Mayor Tom Bates is also included, his image shown under a Bates Hotel header. Bates is a developer-turned politician, and a former UC Berkeley football star who campaigns are mainly funded by folks from the real estate trade, from builders and owners to those who earn their money from commissions on building and land sales.

And with further ado [or adieu] the :

Stack o’ Dolla

Program note:

Is this the City You Want? Collective

The Empire Files: The U.S. role in birthing ISIS


Our respect for Abby Martin continues to grow as she matures as a journalist, first moving from hosting a show on Berkeley’s community access cable station to RT America, where she hosted Braking the Set, and then, after a brief hiatus, moving on to teleSur where she now hosts The Empire Files.

Each step of the way she has matured as a journalist, attaining a sense of gravitas that is the antithesis of what it takes to survive on this country’s corporate media.

In this latest edition of The Empire Files, she conducts what is probably the best interview we’ve seen on the troubles now afflicting the Middle East and North Africa, and lays the blame squarely at the doorstep of those most responsible, the U.S. Department of State and successive presidential administrations, and their use of oil as a weapon to bring down governments.

Her guest is Vijay Prasad, George and Martha Kellner Chair in South Asian History and Professor of International Studies at Trinity College in Hartford, Connecticut, and he dissects the U.S. role in the violence now unfolding in Libya and Syria.

One of his most trenchant statement brilliantly sums up the nexus of crises across the globe: “The rich have gone on strike and are refusing to pay taxes.”

And so, from teleSUR English:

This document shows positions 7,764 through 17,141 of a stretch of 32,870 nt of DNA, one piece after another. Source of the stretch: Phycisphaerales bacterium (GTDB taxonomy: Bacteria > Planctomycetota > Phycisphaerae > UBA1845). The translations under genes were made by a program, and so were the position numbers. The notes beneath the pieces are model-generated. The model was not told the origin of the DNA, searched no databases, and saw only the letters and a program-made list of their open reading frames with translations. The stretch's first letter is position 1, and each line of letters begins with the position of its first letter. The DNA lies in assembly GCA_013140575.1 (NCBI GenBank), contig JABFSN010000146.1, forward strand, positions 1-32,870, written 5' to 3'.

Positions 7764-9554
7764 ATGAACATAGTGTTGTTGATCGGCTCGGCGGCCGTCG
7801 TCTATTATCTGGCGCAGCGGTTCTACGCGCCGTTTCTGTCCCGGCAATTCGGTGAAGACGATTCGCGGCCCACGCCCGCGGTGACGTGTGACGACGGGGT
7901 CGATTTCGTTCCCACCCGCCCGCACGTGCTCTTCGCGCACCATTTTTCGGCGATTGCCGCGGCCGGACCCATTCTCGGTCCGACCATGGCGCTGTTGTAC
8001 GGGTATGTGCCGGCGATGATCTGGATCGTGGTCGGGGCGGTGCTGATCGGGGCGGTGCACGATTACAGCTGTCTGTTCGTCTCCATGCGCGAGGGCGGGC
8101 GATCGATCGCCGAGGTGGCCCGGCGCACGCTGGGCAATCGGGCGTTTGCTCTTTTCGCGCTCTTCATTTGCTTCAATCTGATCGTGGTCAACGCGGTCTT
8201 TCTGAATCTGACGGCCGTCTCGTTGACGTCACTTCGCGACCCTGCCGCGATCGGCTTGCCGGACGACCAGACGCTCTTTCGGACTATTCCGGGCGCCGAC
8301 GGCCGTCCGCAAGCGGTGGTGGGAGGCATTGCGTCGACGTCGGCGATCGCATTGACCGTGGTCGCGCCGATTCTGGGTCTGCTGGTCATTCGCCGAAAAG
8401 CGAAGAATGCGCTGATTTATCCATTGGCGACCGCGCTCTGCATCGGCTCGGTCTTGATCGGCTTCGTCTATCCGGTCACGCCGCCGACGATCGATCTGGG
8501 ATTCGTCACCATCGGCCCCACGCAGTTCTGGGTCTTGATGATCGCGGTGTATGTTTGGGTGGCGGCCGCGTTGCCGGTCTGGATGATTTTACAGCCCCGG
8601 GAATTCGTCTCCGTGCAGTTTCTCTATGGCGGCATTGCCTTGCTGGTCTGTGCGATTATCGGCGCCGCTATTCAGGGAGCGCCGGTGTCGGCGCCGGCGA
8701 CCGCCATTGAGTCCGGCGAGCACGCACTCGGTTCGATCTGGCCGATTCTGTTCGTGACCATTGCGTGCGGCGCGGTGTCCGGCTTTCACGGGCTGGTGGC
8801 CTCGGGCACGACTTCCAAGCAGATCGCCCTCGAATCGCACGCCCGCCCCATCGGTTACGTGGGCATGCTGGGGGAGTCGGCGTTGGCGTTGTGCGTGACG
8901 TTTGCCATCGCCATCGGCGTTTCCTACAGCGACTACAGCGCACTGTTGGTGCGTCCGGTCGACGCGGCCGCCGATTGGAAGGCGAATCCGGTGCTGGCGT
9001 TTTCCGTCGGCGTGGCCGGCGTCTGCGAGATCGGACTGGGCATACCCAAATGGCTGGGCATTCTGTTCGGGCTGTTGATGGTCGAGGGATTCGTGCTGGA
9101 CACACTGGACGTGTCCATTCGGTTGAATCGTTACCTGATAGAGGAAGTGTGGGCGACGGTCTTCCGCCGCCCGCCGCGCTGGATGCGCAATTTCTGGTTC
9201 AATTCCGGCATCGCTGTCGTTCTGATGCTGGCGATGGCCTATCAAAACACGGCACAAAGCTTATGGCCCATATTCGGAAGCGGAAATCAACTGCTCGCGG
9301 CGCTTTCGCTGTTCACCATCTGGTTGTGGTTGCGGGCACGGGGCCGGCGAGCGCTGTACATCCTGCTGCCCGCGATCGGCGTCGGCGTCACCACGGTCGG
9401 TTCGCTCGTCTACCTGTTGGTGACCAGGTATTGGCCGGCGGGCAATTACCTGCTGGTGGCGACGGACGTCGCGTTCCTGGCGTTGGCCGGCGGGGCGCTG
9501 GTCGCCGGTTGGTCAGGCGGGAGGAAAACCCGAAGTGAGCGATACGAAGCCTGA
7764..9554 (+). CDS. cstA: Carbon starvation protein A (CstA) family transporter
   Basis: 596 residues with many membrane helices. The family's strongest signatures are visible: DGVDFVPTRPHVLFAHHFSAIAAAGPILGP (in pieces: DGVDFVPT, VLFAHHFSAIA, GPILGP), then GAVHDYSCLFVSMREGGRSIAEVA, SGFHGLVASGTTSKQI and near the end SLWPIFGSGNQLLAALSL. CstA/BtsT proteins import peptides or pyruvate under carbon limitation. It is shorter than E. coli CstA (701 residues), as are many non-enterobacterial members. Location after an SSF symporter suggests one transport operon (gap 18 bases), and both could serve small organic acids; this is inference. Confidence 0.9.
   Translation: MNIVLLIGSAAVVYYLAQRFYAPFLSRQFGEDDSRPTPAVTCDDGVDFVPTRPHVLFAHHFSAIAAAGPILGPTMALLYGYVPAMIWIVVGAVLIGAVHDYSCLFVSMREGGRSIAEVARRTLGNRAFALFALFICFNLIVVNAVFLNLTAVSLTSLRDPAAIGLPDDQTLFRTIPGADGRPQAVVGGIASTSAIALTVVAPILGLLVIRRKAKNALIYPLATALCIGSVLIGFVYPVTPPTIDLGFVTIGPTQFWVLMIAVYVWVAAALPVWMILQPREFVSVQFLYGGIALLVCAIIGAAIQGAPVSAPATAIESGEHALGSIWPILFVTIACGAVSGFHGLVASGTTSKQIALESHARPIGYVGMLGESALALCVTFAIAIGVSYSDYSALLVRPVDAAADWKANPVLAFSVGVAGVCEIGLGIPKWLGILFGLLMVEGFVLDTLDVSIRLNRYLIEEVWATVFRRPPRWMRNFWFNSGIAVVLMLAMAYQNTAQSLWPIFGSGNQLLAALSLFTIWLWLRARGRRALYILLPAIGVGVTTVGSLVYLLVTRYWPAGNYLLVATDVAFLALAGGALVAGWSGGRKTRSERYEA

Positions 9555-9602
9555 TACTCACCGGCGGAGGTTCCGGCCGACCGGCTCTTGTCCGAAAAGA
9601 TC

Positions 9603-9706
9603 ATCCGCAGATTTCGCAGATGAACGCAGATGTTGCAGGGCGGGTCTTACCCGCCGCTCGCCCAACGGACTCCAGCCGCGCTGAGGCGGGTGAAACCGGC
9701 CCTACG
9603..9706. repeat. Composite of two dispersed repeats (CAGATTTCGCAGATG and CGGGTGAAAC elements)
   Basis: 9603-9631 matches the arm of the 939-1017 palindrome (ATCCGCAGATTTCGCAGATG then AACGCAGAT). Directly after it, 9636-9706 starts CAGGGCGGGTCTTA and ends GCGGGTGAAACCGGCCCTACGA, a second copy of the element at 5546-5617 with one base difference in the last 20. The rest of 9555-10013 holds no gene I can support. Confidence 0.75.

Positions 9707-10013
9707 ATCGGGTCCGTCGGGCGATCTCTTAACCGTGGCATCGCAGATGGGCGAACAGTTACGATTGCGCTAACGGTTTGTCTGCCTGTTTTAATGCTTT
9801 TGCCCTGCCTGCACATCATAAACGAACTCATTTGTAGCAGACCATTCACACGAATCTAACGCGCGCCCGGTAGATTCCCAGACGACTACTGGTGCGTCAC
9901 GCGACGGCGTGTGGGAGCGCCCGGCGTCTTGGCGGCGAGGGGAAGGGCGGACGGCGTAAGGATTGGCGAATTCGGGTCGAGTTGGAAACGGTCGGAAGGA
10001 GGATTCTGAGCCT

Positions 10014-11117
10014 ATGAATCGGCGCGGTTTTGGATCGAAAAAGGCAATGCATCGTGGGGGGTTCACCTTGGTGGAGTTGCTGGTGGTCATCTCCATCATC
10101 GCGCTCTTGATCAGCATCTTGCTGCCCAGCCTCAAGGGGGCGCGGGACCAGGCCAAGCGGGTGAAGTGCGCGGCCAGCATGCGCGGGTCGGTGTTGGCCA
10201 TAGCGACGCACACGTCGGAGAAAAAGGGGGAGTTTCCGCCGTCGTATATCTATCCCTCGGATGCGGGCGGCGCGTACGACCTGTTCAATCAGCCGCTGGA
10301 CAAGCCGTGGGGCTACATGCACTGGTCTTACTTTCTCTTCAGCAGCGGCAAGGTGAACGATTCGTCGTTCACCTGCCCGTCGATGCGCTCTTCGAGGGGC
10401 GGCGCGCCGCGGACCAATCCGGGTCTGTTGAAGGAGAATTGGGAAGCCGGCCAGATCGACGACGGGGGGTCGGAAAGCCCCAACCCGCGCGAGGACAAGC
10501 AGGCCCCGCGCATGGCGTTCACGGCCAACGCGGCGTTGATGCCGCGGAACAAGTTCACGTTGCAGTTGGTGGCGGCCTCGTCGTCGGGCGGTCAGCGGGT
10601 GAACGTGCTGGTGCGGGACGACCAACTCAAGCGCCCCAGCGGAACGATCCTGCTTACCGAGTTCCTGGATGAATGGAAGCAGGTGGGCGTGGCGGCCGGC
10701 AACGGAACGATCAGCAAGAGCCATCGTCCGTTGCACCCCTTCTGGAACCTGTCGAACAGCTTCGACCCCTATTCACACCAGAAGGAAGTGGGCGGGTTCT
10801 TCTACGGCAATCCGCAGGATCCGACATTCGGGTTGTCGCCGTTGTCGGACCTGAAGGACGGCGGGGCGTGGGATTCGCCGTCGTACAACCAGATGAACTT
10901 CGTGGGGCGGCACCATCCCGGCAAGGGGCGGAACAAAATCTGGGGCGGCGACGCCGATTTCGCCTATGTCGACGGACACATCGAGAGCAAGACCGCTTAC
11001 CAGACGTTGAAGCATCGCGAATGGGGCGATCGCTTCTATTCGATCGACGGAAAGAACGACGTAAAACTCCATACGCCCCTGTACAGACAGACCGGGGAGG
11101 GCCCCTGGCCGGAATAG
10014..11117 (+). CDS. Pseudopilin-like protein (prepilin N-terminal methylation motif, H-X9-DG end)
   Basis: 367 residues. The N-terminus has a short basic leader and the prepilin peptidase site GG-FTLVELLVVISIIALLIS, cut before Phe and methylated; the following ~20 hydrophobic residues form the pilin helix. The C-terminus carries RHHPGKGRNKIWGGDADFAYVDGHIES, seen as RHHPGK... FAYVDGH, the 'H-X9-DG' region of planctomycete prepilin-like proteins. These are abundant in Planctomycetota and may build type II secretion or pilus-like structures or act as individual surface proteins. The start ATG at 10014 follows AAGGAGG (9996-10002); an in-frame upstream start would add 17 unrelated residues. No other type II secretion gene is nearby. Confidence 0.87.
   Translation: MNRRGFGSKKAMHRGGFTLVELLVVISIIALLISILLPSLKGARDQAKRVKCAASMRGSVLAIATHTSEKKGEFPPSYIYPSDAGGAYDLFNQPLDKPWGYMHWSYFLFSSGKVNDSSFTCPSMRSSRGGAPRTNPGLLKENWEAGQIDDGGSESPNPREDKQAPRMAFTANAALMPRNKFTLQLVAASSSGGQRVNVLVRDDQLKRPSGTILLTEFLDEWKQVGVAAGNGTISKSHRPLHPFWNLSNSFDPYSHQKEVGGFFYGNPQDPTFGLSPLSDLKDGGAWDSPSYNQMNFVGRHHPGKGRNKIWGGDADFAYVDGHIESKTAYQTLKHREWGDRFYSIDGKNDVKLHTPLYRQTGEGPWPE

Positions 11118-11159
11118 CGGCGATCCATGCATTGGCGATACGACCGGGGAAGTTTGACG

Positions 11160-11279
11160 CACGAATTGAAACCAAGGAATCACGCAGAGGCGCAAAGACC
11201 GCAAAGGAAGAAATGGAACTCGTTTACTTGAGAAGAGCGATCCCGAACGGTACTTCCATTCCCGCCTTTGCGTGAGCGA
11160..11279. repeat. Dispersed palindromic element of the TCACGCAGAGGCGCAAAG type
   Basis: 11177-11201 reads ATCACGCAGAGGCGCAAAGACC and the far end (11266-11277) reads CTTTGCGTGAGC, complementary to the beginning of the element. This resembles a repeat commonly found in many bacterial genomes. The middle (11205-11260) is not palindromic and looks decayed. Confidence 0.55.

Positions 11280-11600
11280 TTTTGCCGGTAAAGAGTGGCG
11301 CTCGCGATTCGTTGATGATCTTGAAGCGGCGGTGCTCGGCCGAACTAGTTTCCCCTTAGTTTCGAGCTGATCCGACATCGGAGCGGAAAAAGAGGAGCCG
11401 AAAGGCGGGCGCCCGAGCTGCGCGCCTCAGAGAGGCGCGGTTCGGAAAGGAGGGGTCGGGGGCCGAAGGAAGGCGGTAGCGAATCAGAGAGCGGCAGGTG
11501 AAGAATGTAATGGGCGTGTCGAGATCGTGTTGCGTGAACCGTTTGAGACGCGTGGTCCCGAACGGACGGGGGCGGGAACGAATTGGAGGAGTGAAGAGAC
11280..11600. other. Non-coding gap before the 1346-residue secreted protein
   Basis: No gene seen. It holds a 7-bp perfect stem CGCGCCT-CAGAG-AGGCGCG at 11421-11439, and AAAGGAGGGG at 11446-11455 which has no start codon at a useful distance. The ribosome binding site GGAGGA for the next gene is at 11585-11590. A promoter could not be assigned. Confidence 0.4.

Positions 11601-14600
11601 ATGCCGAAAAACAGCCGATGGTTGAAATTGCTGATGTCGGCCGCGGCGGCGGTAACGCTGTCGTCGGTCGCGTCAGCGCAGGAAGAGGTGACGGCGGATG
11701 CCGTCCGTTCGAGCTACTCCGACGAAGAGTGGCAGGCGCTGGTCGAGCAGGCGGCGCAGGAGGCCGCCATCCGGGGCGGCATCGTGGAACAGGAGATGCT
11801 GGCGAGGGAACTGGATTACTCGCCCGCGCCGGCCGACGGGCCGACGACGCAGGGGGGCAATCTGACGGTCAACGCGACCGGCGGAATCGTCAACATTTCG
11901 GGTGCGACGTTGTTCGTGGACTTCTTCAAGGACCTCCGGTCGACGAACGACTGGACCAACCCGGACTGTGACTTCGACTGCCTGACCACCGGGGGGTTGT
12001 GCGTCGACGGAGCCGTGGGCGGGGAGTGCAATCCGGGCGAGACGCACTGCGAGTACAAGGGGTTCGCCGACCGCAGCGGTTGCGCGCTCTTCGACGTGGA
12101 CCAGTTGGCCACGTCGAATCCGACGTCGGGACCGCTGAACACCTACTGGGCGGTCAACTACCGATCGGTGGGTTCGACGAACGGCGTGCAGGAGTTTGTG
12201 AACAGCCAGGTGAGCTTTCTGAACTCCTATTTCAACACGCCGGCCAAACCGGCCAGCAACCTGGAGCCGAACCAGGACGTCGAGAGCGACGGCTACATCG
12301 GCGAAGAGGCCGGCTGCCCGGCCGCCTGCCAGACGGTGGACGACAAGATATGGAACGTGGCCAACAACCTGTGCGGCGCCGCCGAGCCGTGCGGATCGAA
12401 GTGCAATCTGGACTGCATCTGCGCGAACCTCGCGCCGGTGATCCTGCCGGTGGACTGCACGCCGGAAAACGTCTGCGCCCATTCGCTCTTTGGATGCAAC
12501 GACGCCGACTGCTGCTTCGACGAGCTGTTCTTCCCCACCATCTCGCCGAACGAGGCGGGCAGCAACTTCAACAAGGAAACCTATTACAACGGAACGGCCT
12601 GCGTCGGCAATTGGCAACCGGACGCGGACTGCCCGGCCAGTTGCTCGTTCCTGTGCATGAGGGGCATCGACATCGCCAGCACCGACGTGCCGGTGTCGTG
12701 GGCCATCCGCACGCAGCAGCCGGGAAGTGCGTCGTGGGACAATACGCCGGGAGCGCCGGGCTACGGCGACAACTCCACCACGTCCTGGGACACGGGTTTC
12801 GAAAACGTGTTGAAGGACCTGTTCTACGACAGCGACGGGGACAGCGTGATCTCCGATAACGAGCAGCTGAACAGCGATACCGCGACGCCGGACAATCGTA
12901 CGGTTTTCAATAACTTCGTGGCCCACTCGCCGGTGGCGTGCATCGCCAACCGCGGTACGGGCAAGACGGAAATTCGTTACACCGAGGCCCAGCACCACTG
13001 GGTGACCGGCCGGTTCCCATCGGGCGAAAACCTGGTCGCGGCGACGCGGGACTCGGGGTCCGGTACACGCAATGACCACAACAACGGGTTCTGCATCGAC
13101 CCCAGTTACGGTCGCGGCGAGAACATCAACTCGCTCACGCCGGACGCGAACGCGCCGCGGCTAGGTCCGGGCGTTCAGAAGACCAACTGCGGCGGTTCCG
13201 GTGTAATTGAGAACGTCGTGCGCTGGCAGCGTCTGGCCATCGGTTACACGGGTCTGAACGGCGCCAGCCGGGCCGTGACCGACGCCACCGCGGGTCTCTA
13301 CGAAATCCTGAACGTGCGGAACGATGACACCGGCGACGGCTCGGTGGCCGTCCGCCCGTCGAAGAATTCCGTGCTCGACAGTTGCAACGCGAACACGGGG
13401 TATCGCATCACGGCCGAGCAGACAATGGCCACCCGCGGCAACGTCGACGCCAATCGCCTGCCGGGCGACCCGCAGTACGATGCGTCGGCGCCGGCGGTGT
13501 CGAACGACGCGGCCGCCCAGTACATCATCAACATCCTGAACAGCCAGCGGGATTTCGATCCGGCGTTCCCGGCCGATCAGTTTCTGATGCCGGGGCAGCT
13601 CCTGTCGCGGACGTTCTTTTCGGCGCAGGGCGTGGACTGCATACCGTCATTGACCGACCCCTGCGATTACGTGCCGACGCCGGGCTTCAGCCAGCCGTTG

The Empire Files: Examining the Syria War Chessboard

Program notes:

The war in Syria is an unparalleled crisis. It has gone far beyond an internal political struggle, and is marked by a complex array of forces that the U.S. Empire hopes to command: Saudi Arabia, Turkey, Kurdistan, Iran, Lebanon, Iraq and more. To simplify this web of enemies and friends, Abby Martin interviews Dr. Vijay Prashad, professor of International Studies at Trinity College and author of several books.

Chart of the day II: Toxic releases in Richmond


For residents, Richmond, California, is one of the poorest communities in the San Francisco Bay region, but for corporations, it’s one of the richest. Dominating all the city’s other industries is the Chevron Richmond Refinery, an economic and political powerhouse which, until recently, exerted total domination over city government.

It should come as no surprise that the refinery is also the city’s largest polluter by far, accounting for all but a minuscule proportion of toxic chemicals released into the city’s air and water.

And just how much toxic load is dumped into the city?

From the Environmental Protection Agency’s Toxics Release Inventory [click on the image to enlarge]

BLOG Toxins